Sunday, 19 February 2023


The Old Ignatians’ Union had for over fifty or more years, through its widespread and popular country reunion programme, encouraged Old Boys to donate to the Bursary Fund. Fr Charles Fraser SJ, with particular help from Phillip de Baun (OR 1951 – 1955), would be guest speakers at Country Reunions and a David Jones gift voucher was provided to the raffle winner at the dinner. In this way, small amounts of money were continually added to the Bursary Fund over many years. These State-wide and interstate dinners established and maintained a wonderful camaraderie amongst Old Boys and generated great loyalty to the College and its bursary programme. Over those years many Jesuit Rectors would have made arrangements for fees forgiven or extended fee payments for families suffering hardships for a variety of reasons. In today’s language, they would be considered bursaries.


A significant bequest from the McKillop Family in 1985 led the College to establish the Riverview College Foundation Inc in September of that year. A Building, Welfare and Bequest fund was added to the Bursary Fund. The first two had tax-deductible status. At the same time the College Advisory Board, later to become the College Council, had created a Master Plan – “Towards 2000” – with much needed building projects including a Hall, Indoor Sports, Drama and Music Centres, Senior School boarding facilities identified. A 1987 Capital Appeal would assist in the fundraising. Further Capital appeals would be held in 1989 and 1993 to help fund these projects. A 1999 Capital Appeal was established to fund the new Fagan Boarding House, its completion timed to fit in with overseas accommodation for the 2000 Sydney Olympic Games.


Through the efforts of Anthony Clark (OR 1953 –1957), Chairman of the newly formed Riverview College Foundation, Riverview was one of the few schools that established this tax-deductible fund from 1985. It was to be used for “families in necessitous circumstances”. This fund was sparingly used prior to 1992, but would become an important one in the following years.


The initial McKillop bequest had given great impetus towards the commencement of the College’s Master Plan mentioned previously.

Whilst there was a mention of the value of bequests to the College in the 1987 Capital Appeal brochure, greater emphasis was placed on donations to the Building Fund. Much more would be made of the Bequest Fund when the Foundation Board set up a programme of Nostalgia lunches from 1992.


Michael Punch had been the College Sportsmaster since 1975, the inaugural Xavier Housemaster from 1982 and a senior English teacher. He embraced the Foundation’s motto “Affection for the school and enthusiasm for its well-being”, as his uncles had all been educated at Riverview in the late 1890’s. He was appointed Executive Director of the Riverview College Foundation in March 1992 replacing Colonel Barry Tinkler and that year, with the approval of the Board, he initiated the following changes: -

  • Educated the Foundation Board to recognise the value of changing the Foundation Office to a Development Office concept with concentration on five “hats” that would make a significant difference to Riverview: fundraising; marketing/communication; alumni relations’ special events and database growth. In 1993 Riverview thus established a Development Office with Michael its Director of Development. All the financial obligations associated with the Foundation would be maintained;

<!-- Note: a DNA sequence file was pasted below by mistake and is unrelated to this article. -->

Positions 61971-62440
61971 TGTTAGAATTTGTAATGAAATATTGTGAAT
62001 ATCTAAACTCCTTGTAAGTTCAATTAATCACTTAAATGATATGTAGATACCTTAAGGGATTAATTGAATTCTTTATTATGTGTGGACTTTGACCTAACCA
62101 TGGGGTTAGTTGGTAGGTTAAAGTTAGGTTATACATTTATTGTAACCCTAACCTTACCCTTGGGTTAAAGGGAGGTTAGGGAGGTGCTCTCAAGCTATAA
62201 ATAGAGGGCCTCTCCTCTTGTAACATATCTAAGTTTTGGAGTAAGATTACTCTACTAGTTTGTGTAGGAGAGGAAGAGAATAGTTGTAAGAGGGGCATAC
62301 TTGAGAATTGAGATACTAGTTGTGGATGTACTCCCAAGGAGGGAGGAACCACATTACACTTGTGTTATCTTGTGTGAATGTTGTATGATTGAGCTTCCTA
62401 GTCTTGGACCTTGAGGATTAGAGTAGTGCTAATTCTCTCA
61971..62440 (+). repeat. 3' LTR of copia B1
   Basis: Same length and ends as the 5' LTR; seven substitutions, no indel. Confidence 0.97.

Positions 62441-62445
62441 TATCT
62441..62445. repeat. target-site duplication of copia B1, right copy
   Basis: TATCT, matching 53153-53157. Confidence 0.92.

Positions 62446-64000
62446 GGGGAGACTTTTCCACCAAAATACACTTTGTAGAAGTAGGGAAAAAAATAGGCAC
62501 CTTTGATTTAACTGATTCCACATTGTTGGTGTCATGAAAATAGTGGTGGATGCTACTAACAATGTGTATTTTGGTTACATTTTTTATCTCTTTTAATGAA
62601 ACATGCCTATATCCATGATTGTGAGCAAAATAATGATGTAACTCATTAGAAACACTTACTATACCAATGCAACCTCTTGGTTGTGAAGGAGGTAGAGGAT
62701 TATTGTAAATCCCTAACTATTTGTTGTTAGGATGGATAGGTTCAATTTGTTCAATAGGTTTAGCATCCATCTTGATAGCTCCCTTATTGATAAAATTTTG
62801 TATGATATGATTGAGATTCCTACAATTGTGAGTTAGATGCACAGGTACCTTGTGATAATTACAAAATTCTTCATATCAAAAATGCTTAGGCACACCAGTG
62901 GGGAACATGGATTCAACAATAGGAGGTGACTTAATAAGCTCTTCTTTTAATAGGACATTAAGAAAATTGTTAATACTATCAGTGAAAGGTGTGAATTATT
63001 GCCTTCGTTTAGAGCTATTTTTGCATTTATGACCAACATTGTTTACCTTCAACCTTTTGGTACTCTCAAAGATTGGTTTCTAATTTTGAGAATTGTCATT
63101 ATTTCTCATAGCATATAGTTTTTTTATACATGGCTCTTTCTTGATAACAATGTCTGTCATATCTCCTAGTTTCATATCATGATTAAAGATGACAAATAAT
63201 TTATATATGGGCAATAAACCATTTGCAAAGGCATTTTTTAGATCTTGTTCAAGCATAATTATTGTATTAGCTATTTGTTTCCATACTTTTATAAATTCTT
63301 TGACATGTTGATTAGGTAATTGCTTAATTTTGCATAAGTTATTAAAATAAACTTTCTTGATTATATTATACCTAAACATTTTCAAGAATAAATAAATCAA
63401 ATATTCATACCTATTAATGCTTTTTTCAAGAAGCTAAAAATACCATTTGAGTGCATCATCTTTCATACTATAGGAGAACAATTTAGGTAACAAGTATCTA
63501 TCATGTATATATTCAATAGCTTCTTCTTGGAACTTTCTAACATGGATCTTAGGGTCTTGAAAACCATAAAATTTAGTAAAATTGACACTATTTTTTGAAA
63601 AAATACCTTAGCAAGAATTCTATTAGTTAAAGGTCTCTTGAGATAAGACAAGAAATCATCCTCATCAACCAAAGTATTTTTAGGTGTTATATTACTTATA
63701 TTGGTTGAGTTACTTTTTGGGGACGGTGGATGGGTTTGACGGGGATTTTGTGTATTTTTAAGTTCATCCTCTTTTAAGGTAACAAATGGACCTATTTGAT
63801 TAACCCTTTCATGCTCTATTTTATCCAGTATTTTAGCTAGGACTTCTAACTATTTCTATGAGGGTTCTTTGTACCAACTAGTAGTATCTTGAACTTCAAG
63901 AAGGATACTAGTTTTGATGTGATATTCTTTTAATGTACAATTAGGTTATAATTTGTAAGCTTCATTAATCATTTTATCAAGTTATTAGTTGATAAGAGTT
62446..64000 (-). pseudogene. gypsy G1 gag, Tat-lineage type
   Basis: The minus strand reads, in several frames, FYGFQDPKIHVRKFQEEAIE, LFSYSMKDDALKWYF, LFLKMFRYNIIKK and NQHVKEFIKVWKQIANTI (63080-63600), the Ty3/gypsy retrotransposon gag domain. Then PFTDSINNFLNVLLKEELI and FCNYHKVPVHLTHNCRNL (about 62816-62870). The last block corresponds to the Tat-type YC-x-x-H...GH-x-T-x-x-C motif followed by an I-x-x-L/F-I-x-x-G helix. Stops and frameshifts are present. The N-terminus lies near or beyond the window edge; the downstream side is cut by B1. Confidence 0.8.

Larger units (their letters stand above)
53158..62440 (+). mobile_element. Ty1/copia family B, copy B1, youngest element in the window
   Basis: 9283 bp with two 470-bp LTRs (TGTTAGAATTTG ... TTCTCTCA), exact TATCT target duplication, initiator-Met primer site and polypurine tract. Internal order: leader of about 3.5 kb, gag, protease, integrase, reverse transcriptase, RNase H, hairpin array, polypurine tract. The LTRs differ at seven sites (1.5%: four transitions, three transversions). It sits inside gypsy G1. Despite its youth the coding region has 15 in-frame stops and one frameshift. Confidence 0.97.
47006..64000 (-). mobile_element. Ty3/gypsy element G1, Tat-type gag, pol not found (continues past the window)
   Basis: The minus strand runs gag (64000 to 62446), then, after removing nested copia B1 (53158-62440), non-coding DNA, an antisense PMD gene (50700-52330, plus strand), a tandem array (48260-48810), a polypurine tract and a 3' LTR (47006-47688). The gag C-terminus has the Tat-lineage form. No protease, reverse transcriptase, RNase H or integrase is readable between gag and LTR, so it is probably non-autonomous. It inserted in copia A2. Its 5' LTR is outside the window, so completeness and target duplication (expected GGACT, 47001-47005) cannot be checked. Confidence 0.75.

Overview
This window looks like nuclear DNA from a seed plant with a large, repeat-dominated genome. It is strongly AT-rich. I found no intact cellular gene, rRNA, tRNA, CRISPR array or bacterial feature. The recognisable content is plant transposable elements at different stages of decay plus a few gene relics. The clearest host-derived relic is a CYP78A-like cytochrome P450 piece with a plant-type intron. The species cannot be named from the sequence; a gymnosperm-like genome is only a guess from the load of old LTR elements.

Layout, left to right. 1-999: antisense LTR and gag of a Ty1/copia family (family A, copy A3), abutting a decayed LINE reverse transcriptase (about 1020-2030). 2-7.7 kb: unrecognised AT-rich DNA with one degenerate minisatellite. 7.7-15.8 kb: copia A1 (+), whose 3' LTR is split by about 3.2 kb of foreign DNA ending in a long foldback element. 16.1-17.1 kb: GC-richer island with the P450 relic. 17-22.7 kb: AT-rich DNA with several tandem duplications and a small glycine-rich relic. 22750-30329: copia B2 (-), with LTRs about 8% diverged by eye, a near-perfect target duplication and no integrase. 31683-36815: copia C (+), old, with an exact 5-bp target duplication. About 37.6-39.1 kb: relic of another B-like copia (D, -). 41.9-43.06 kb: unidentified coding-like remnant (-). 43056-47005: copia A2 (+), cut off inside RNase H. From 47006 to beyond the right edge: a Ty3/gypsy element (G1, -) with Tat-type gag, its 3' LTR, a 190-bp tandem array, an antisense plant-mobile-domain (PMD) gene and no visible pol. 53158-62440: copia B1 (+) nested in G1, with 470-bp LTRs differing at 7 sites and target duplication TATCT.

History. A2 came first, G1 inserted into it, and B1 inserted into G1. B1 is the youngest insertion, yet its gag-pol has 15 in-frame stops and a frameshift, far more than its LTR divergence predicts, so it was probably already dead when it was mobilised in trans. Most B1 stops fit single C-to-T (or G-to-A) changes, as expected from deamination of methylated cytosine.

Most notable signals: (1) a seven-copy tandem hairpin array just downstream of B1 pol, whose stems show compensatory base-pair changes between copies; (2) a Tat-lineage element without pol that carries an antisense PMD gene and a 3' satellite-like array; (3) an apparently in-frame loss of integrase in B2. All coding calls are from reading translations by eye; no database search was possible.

• Changed the Foundation’s publication to a whole College publication, to be known as the Ignatian, which covered all areas of the College – school and especially student activities, Parents & Friends, Old Ignatians’ Union and the Foundation;

  • Set up a Bequest Sub-Committee whose sole task was to host two Nostalgia lunches a year, spreading them across the 1917–1950 year groups, with wives and widows included. A Bequest brochure was created and the idea of bequests directed towards means tested bursaries highlighted.


With the 1993 successful Capital Appeal coming to a close and after visiting several Jesuit High schools in USA, Michael conceived the idea of a Class Bursary Scheme whereby students in the 1950 – 1990 years would be encouraged to donate $100 a year (fifty coffees a year/one a week was the marketing ploy) to this tax-deductible fund.

Their gifts would be directed to students whose families were in necessitous circumstances and enable the student to remain at the College, despite severe drought challenges in the country or sickness and other family challenges. It would also keep the socio-economic mix of students these Old Boys had studied with in their own time at the College still the same as the century ended.

Fortuitously, Fr Paul Sheridan SJ (OR 1959-1962), President of Bellarmine Prep in San Jose, was on leave, teaching at Riverview during 1997, and together with Michael Punch the concept was put to the Executive Committee of the Old Ignatians’ Union. The proposal was that this would be its Centenary Year gift to the College and it was based on the following: -

  • It would be launched in 1997, the 100th year of the OIU and known as the OIU Class Bursary Scheme.
  • Three students in each year would sign a personalised letter approaching their fellow classmates. Michael Punch would identify the appropriate students allocated to those years. These letters would be mailed out on OIU letterhead and be a great initiative in this significant OIU year.